So many emotions too. The scary happy feeling you get before embarking on a new adventure. Harold & I have joined the Middle Aged Adventurers Club. Tremendous, painful sorrow saying good-bye to so many friends, not knowing if we will see them all again in this life. The confusion of finding my way around a new city when I can’t tell west from east. Happiness when we discover the grocery prices aren’t any more expensive than Kirksville so that means our budget will work. Exhaustion bringing deep sleep. Crankiness at having to unpack yet another box. Amazement at the provision and mercy God has shown us as we buy new furniture and pay cash for it, a first for us.

I’m going to upload some pictures later today and will post a link if you’d like to see them. But for now it’s off to the pool for Evan and I before it gets too hot. Supposed to be 108 today but hey, it’s a dry heat!

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Time, the Cross, and the Blessings

Know how to live the time that is given you. – Dario Fo

An enormous amount of living has happened since my last post 3 weeks ago. My husband, Harold, told me yesterday that we have received so many blessings so quickly that we are in danger of starting to forget how this blessing shower began in January. I’ve decided to do a quick re-cap to not only remind us, but to continue to bring glory to God who is the source of all blessings.

January, 2012 – We receive an unexpected inheritance from Harold’s Aunt Erma who passed away a couple of days before Christmas. No one knew that she had any money socked away as she always lived with extreme frugality. This blessing enables us to pay off all of our debts. She also leaves Harold a gently used car, which we desperately needed.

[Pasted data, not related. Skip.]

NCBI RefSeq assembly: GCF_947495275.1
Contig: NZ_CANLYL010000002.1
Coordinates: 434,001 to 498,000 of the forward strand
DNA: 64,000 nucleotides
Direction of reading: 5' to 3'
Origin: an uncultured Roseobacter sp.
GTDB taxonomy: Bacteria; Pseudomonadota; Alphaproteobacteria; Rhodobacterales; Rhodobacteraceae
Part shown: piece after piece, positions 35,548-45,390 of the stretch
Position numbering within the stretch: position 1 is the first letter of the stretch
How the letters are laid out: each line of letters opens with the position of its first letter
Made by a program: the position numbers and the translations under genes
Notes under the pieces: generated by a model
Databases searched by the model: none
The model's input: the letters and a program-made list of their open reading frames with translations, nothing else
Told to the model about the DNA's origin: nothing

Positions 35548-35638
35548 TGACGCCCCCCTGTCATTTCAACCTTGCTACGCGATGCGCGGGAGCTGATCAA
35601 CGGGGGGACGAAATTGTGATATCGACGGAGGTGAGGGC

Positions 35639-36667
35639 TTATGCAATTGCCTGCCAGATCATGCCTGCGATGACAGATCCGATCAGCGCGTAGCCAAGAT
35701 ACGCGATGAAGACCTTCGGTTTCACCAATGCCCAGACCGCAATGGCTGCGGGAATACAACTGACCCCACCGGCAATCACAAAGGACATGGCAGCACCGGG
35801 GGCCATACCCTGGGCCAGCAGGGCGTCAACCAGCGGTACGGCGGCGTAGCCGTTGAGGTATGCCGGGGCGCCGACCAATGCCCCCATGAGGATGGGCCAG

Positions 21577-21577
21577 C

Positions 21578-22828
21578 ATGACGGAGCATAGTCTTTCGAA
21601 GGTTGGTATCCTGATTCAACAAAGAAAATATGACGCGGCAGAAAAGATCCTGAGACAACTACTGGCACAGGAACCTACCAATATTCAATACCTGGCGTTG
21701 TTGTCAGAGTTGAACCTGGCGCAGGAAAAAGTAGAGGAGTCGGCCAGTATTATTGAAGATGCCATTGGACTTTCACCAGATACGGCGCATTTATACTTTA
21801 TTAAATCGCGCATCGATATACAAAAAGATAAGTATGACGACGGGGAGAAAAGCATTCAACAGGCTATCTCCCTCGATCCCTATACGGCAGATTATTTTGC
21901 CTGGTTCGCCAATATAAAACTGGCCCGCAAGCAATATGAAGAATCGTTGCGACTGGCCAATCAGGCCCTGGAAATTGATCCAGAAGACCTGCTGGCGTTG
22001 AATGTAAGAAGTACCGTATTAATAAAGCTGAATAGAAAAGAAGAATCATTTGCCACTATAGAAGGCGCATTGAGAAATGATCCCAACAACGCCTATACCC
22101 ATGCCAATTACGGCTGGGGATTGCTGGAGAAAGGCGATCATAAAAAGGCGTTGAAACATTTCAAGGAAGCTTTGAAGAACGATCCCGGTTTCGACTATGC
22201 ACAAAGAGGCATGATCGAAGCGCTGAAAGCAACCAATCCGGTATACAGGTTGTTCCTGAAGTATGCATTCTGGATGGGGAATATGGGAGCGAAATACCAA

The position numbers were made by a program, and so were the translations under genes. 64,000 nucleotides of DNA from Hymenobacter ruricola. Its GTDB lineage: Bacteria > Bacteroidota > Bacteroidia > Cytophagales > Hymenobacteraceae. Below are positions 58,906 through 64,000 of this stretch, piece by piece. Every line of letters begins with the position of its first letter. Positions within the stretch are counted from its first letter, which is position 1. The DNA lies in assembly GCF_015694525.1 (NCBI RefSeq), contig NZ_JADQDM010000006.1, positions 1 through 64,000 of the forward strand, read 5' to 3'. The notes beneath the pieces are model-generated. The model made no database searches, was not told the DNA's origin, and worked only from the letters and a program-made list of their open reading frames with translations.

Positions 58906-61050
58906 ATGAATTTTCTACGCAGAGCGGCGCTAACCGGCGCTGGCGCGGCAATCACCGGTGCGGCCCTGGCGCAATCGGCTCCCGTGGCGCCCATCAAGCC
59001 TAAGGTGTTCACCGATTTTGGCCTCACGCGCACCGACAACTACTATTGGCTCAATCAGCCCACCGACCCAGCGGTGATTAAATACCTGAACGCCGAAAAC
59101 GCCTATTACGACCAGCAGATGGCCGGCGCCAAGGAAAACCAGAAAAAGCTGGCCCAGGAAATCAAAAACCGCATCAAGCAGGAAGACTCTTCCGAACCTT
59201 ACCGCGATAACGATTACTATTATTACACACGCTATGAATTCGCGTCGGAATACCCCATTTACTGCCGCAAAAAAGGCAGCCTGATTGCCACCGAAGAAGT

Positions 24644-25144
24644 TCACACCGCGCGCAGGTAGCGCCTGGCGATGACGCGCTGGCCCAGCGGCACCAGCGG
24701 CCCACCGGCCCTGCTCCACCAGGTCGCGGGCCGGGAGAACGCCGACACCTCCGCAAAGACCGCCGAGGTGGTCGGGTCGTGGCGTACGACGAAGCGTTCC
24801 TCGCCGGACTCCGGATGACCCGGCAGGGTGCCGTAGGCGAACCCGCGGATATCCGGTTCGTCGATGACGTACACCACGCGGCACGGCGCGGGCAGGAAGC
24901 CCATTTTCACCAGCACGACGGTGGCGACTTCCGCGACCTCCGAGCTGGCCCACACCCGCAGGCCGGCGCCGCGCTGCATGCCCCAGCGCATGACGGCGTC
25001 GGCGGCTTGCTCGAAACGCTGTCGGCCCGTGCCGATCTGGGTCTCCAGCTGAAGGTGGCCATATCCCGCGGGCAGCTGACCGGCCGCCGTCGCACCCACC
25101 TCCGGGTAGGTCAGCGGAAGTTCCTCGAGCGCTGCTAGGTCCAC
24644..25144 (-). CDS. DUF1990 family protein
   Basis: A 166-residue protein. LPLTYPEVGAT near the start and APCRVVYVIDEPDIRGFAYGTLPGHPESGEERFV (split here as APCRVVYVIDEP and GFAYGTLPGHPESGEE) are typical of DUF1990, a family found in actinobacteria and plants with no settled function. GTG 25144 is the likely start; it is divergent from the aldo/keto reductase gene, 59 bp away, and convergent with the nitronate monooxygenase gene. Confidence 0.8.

February – April – Said inheritance also helps us to make needed repairs to our home so we can put it on the market.

Early May – We fly to Fresno to spend a week looking for a place to live and for Harold to work on getting a job. We look at a lot of houses and one apartment, which we fall in love with. Unable to put a deposit on the apartment because we don’t have Fresno jobs, the manager tells Harold he needs to come to work for the large company that owns the apartment complex. She extols the virtues of the company and gives Harold the name and number of the Human Resource lady. Next day Harold has an hour and a half interview with her. We return home hopeful.

Also – the day before we leave for Fresno, a realtor calls us. We have not put our house on the market yet. A friend of ours had mentioned we were going to sell our house. The realtor feels he has a buyer for it. They come and look at the house on Thursday. On a lay over in Dallas on Friday, we learn they have made us an offer. By the time we get back home a week later our house is sold never having gone on the market!

May 16th – I teach my last class at school. There are lots of tears. I will really miss these kids! Harold finds out he has the job with the property management company. What an extreme of emotions in one day!

June – On the 4th we celebrate our 29th anniversary by finding out that we can rent the apartment we had seen. Evan does a jig because the place has a pool and a basketball court. I am personally thrilled by the pool and the workout room. I plan on being slimmer and tanner. By the end of the week Evan and I have our last days at work.

Three weeks from today we will load up the U Haul and head out to our new home. There is a lot of packing yet to be done, but we are taking every opportunity to hang out with our friends. There is a wedding this afternoon that has brought friends from different states here. We consider that a huge blessing not just for the bride and groom, but for us. Can’t wait to have some time with everyone!

Every day we are praying for God to give us wisdom to live the time that is left here in Kirksville.  We feel the weight of the sadness of leaving our friends every day now. I know that really this is a “light, momentary affliction.” and I”m daily grateful that I will share eternity with you, my friends.